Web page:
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AN INSPIRING EVENT
The story for “Somewhere Like This” was actually inspired by something I experienced. Last year, my cousin (who lives about an hour away) asked if I could pick up some snowboard equipment for him. He bought online from someone that lives fairly close to me, so of course, it wasn’t a problem. While driving to the seller, I thought how this would be such a great setup to meet someone. Safe, not too creepy, and totally relatable. Unfortunately/fortunately the person selling was not my ex-girlfriend haha. I had a good setup, but to add more drama I thought it’d be interesting to make the seller someone from a past relationship. On top of that, I wanted to force the two people to revisit a past memory– to throw them back into what they last remembered of each other. That’s where the telescope came in.
As many of you have noticed, I like to put a certain emphasis on objects in the shorts I write. Whether it’s a shell, umbrella, pinwheel, or telescope, I enjoy showing objects as characters themselves rather than mere props that the actors interact with. These objects carry their own story and memories just like a supporting character in the narrative.
I chose a telescope to represent the optimism and hope of Scott and Irenes’ relationship in “Somewhere Like This.” A telescope’s most basic function is to help see things that are far away. On the surface, Scott gives Irene the telescope as a gift before she leaves for college because she once told him she wanted to go stargazing. But on a deeper level, the telescope and it’s ability to bring distant things closer to us, represents the notion of not losing sight of their relationship even when they will soon be separated.
“I know you’re gonna be busy with classes but if you can, it works best if you somewhere far from the city lights. That’s where the skies are the clearest and the stars are the brightest.”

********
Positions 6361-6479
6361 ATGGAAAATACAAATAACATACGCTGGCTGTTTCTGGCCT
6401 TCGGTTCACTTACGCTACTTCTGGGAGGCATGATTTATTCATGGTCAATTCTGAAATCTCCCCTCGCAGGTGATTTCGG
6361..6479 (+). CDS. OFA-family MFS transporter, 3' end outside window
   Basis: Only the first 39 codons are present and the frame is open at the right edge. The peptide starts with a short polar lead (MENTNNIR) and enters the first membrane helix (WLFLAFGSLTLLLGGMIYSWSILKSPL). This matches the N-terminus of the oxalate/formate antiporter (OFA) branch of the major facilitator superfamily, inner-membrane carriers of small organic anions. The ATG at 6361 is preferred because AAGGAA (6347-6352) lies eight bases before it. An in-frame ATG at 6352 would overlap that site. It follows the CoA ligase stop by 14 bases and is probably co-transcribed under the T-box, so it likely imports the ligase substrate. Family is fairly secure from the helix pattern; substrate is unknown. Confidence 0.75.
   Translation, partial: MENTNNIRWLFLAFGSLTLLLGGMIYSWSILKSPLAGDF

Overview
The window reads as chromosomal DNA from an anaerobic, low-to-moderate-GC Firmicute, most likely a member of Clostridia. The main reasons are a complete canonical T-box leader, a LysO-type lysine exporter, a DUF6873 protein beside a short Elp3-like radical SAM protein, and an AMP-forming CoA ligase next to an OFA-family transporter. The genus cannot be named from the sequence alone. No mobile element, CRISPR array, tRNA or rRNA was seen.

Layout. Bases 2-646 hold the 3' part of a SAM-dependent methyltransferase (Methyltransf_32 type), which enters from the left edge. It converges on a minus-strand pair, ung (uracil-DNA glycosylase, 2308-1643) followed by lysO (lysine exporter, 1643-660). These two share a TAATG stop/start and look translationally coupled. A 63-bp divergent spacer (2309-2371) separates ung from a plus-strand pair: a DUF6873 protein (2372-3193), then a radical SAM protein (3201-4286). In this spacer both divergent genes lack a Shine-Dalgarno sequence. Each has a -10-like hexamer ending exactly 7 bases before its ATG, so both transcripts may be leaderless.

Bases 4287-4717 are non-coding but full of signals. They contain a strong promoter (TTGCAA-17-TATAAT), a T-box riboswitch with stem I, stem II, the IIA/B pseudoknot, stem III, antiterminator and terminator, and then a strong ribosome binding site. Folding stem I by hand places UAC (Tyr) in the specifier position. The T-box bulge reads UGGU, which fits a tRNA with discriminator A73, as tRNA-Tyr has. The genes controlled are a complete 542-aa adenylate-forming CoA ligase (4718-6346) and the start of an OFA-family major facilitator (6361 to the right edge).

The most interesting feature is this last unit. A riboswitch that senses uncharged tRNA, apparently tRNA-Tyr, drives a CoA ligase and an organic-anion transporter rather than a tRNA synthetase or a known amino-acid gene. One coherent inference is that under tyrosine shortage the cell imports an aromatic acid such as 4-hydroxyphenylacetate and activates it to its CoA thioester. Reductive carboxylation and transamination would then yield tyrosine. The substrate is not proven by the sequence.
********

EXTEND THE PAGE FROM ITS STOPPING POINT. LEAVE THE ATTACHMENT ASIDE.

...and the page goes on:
The characteristics of how the telescope works are also reflected in the couple’s relationship. If you live in a metropolitan area, with a lot of ambient city light, stars are difficult to see. It’s not that the stars aren’t there, but the night sky is already lit from buildings, cars, etc. so the stars are less distinct. Scott’s advice to go somewhere away from the city reflects his hope that Irene will not let her new life at college shake their relationship. She is about to start an exciting and different life with new people and experiences that could potentially distract her from Scott. Just like the telescope, their relationship will work best if she doesn’t let the new elements of her life consume her entirely. In essence, Scott knows there will be new factors and obstacles to consider once she leaves, and he hopes she will take the time and effort to remember what’s important.
“Scott you really don’t have to. I mean, I don’t even remember when it stopped working”
“Let me take a look at it. I want to try. I don’t think it’s totally hopeless”
Whether the characters realize it or not, the entire conversation on the driveway as Scott leaves can be seen as reference to their past relationship. Irene has let it go and moved on while Scott wants to take the opportunity to fix it and see if it can work again. When writing, I feel like everything that’s shown, should have a purpose. Why it’s shown, how it’s shown, and when it’s shown. While the telescope as a symbol may not be obviously apparent, I like making connections between different elements in the story to further the themes that are being explored.
SCOTT AND IRENE
While the histories of Scott and Irene are not entirely revealed in the short, I did develop their backstories in my mind. Scott and Irene met in high school and began their relationship during that time. In their last year, Irene got accepted to Northwestern University for journalism while Scott stayed home in California to work at his family’s auto shop. Sometime shortly after going to college, the distance and the new experiences took their toll on Scott and Irene’s relationship. Sadly, they parted ways. After finishing at Northwestern, Irene got an internship back in California and that’s approximately when we meet the couple in the story.
Julie Zhan and Robert Ryu were a pleasure to work with. They nailed the performances and I couldn’t be happier. The script itself is relatively short. There’s not much dialogue between the characters so it was their subtleties that really shined through. As for the dialogue, It’s nothing extremely poetic or dramatic. I was aiming for a very “everyday” exchange. When Scott and Irene bump into each other again, I wanted it to play out as realistic as possible. Sure, there could have been more exposition to reveal more, but I felt like a situation like that would actually be pretty concise and more interspersed with uneasy silences.